ARTICLE | doi:10.20944/preprints202303.0252.v1
Subject: Social Sciences, Education Keywords: false belief; Williams syndrome; theory of mind; social cognition
Online: 14 March 2023 (09:02:41 CET)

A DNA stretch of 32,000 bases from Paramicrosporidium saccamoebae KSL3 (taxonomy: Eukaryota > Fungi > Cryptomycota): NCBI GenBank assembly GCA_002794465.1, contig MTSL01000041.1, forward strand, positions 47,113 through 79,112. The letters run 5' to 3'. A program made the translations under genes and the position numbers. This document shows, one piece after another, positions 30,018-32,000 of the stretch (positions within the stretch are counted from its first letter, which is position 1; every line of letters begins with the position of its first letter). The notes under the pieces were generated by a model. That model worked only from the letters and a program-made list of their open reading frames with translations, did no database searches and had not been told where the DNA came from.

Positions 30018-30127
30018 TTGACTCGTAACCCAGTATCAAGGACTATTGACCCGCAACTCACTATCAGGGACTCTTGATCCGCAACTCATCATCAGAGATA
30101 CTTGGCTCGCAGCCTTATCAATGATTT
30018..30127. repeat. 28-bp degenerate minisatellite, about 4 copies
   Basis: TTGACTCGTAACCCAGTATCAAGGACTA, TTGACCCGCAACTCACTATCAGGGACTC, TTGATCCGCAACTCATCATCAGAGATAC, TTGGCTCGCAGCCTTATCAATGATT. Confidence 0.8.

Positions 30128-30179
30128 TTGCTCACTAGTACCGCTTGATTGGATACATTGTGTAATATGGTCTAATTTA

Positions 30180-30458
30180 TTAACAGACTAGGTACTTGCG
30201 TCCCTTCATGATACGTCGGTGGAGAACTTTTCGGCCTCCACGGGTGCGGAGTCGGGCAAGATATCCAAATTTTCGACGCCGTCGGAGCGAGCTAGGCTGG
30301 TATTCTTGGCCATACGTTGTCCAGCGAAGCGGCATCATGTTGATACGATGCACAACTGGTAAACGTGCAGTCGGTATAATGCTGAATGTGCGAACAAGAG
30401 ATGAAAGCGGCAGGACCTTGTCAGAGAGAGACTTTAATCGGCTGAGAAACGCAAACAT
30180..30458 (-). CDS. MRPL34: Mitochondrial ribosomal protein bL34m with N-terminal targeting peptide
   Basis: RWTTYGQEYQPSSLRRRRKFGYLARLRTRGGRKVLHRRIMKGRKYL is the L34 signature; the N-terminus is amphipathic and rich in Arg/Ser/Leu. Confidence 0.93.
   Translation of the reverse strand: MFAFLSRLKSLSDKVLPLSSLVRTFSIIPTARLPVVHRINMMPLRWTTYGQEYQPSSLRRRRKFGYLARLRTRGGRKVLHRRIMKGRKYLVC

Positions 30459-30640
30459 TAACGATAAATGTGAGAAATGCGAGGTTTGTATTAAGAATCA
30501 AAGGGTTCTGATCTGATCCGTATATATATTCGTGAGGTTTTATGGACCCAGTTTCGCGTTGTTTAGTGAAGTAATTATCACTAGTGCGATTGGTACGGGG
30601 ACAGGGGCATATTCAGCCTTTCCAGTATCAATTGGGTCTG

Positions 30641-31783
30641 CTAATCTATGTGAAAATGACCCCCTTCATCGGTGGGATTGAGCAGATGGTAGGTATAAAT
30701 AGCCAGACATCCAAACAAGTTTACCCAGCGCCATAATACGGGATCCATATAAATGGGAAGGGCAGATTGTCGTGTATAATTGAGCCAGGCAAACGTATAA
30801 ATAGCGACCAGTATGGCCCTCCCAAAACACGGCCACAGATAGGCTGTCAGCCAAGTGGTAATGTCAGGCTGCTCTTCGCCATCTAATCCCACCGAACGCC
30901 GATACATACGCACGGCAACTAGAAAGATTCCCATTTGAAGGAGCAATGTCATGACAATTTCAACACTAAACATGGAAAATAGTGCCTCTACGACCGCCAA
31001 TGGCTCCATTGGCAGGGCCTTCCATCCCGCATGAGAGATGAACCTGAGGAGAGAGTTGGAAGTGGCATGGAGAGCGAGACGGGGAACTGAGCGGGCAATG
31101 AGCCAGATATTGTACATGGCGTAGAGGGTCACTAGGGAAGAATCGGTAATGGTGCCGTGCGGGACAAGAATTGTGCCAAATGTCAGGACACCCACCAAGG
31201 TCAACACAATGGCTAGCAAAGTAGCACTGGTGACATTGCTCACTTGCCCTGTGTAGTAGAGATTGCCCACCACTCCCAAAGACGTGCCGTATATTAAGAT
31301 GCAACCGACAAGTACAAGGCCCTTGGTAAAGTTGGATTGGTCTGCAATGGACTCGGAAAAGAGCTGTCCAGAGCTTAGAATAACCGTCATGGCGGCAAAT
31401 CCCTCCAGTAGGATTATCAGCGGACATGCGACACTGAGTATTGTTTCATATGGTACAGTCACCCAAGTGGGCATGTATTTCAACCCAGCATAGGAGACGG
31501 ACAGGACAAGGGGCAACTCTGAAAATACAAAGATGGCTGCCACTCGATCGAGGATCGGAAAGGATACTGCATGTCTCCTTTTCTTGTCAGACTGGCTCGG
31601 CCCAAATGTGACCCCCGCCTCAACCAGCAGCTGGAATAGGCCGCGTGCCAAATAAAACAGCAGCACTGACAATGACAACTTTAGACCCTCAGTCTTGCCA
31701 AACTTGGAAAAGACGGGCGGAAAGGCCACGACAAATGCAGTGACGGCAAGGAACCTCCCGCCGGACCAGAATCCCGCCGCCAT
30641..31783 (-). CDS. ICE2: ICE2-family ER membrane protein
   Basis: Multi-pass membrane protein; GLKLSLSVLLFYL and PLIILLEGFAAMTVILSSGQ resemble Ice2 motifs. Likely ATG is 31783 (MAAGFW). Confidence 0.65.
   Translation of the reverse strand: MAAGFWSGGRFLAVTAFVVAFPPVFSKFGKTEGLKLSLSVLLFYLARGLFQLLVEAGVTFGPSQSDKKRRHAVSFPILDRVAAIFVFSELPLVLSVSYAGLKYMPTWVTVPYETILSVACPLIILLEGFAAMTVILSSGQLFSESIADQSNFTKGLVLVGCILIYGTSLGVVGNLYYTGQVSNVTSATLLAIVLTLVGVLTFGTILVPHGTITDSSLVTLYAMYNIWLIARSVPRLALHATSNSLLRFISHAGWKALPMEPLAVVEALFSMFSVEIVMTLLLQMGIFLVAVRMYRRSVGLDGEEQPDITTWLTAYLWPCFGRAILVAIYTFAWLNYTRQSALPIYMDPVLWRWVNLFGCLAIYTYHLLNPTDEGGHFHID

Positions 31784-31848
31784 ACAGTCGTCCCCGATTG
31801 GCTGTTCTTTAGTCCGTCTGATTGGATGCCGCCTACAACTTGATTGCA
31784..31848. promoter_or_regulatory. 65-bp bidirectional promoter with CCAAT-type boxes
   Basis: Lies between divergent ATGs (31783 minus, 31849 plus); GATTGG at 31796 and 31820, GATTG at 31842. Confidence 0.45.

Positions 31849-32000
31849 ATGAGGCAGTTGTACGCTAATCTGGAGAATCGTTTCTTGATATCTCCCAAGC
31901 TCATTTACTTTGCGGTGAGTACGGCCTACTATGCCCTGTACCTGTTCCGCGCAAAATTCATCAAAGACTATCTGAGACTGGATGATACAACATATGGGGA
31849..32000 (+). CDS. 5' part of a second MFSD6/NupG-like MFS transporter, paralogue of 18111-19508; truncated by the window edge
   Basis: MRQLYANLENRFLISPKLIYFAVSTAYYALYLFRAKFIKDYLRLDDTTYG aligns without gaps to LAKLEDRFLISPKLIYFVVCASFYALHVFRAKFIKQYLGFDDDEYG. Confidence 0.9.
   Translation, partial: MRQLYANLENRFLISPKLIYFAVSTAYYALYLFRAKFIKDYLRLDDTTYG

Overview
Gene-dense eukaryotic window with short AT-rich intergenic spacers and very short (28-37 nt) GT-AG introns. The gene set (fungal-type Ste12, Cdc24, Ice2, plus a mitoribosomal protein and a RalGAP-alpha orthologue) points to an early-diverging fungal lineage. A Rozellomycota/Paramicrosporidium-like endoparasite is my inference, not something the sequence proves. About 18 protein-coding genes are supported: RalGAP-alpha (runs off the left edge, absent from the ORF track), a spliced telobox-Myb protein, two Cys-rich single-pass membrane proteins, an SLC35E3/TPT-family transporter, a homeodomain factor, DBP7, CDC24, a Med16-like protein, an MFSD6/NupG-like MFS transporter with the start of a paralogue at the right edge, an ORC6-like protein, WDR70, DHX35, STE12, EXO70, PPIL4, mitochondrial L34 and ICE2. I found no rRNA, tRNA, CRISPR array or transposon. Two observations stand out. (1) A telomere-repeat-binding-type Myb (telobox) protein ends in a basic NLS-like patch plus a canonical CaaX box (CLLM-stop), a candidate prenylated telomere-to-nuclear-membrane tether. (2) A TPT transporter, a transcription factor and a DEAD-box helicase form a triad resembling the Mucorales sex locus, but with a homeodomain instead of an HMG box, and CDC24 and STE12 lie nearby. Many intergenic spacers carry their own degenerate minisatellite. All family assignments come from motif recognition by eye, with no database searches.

Background: People with Williams syndrome (WS) are characterized with hypersociability, fluency in languages, and advantageous face-processing skills, leading to the proposal of a social module. Previous studies on the mentalizing abilities of people with WS using two-dimensional pictures and mindreading from eyes, including normal-like, delayed, and deviant behaviors, have yielded mixed results. This study thus examined the mentalizing ability of people with WS through structured computerized animations of false belief tasks to investigate whether inferences about other people’s minds can be improved in this population. Method: Participants were shown animations with unexpected location and content changes. After viewing each animation, participants had to answer four types of questions: character identification, reality, memory, and false belief. Their responses were recorded and analyzed. Results: Comprehension of false belief was observed in 4-year-old healthy children, whereas children with WS showed unsuccessful comprehension of false belief (until they attained a mental age of 5.3 years), suggesting an improvement in theory of mind resulting from viewing structured computerized animations. This age is earlier than that reported by previous studies for using theory of mind to pass false belief tests (8.5 years old), even challenging the age at which individuals failed to pass the tests (12.10 years old). Conclusions: Structured computerized animations enhanced the mentalizing ability of people with WS to a certain extent. Compared to the typically developing controls, people with WS presented with a lower developmental level in processing false belief tasks. The educational implication of this study is to develop computerized social skills interventions for people with WS.